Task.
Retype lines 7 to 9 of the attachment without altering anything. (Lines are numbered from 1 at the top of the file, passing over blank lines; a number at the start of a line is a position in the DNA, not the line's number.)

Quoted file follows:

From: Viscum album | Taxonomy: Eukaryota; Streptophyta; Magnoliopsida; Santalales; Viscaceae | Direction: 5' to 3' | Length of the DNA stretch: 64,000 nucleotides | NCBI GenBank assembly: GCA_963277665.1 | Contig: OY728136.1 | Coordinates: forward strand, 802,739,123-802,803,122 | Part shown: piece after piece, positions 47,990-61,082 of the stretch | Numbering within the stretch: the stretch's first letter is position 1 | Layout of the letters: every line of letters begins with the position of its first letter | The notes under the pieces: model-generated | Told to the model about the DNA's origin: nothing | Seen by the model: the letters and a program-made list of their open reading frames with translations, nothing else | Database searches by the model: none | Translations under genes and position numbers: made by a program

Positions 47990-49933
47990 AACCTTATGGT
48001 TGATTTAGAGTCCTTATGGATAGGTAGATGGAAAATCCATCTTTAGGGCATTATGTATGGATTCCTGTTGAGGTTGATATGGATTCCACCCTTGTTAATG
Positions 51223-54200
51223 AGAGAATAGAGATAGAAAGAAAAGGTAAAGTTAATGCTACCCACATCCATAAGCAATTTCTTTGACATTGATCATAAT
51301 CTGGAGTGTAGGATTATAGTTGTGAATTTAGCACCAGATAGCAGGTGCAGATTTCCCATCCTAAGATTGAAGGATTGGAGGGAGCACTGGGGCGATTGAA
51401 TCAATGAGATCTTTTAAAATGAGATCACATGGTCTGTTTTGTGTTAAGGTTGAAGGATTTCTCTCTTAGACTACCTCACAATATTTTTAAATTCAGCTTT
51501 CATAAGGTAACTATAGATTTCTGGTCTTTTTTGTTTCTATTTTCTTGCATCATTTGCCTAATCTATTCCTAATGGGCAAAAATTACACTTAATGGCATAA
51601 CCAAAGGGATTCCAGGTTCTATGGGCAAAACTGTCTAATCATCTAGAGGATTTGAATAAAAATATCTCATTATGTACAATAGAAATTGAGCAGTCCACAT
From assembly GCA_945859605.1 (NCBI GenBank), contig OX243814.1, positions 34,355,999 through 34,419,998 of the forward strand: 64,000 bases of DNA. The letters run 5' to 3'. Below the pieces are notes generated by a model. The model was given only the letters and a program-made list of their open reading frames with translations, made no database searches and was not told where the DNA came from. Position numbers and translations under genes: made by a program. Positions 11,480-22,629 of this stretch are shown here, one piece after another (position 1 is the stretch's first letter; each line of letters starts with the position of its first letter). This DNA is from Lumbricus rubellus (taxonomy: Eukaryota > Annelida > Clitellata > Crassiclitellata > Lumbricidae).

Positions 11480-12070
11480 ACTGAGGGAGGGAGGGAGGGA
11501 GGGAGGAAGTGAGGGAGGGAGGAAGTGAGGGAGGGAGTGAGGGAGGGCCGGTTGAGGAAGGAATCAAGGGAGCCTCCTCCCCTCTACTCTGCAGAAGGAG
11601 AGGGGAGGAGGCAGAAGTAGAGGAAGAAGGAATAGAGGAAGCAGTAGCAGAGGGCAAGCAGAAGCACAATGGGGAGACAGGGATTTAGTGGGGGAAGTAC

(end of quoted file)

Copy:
51301 CTGGAGTGTAGGATTATAGTTGTGAATTTAGCACCAGATAGCAGGTGCAGATTTCCCATCCTAAGATTGAAGGATTGGAGGGAGCACTGGGGCGATTGAA
51401 TCAATGAGATCTTTTAAAATGAGATCACATGGTCTGTTTTGTGTTAAGGTTGAAGGATTTCTCTCTTAGACTACCTCACAATATTTTTAAATTCAGCTTT
51501 CATAAGGTAACTATAGATTTCTGGTCTTTTTTGTTTCTATTTTCTTGCATCATTTGCCTAATCTATTCCTAATGGGCAAAAATTACACTTAATGGCATAA